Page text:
New Islamic State efforts to sow terror in Europe are pushing counterterrorism authorities to their limits, forcing citizens and their leaders to resign themselves to a new era where attacks may be a fact of life, not an exception.

European Union leaders say they have swept away barriers among security agencies and bolstered border controls in the wake of a year of terrorist attacks capped by the assault on one of Berlin’s bustling Christmas markets. But missed signals before and after Monday’s violence raises questions about whether the changes — or any changes — are enough to prevent a repeat of a year that saw a double-bombing in Brussels, slaughter-by-truck in Nice, France, and shooting carnage in a Munich mall before the Berlin violence that killed 12 and wounded dozens more.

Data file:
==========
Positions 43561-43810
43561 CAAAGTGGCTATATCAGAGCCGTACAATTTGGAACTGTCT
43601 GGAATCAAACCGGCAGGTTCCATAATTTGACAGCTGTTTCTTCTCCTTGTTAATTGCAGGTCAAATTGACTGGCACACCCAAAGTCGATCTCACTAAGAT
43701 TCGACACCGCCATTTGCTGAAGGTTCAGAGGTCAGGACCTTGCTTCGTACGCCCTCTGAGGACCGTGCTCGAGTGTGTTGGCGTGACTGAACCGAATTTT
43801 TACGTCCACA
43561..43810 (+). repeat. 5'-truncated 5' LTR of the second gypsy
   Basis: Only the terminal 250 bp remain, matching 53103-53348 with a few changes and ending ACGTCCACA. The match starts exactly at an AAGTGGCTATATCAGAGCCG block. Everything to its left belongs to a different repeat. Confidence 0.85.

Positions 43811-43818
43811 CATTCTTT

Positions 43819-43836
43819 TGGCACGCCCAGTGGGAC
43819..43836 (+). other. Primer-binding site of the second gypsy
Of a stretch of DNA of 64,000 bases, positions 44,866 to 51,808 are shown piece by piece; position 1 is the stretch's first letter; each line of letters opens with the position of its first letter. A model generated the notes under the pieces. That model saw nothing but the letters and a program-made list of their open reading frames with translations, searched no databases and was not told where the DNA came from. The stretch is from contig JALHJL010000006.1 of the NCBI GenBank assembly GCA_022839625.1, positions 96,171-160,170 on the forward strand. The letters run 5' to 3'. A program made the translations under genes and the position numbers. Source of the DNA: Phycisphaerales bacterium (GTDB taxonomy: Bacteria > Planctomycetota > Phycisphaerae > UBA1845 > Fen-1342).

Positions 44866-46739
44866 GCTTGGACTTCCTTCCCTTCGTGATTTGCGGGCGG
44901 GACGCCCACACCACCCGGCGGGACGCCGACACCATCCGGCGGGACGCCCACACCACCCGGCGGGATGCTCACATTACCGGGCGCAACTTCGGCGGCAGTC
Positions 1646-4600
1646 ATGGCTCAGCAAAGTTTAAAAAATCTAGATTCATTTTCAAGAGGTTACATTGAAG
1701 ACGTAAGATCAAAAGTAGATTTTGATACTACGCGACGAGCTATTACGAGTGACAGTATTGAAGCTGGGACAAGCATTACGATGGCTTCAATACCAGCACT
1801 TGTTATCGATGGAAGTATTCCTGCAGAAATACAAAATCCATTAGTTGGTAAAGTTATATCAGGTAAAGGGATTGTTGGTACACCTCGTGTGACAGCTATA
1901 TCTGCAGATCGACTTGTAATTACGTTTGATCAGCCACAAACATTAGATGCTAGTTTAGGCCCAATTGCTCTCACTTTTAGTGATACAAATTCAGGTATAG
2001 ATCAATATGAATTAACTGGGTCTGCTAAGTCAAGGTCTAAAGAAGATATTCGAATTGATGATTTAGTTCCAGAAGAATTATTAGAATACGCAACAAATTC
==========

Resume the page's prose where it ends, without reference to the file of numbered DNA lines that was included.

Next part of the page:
A call by Islamic State leaders for their followers to plan and carry out independent strikes against Europe bodes ill for efforts to stem the violence, officials and analysts say, given the practical barriers to constantly monitoring a large pool of potential attackers.

The changed terror tactics suggest that counterterrorism authorities may be successfully disrupting larger attacks, analysts say, offering a positive spin to the grim reality that small-scale violence may be inevitable.

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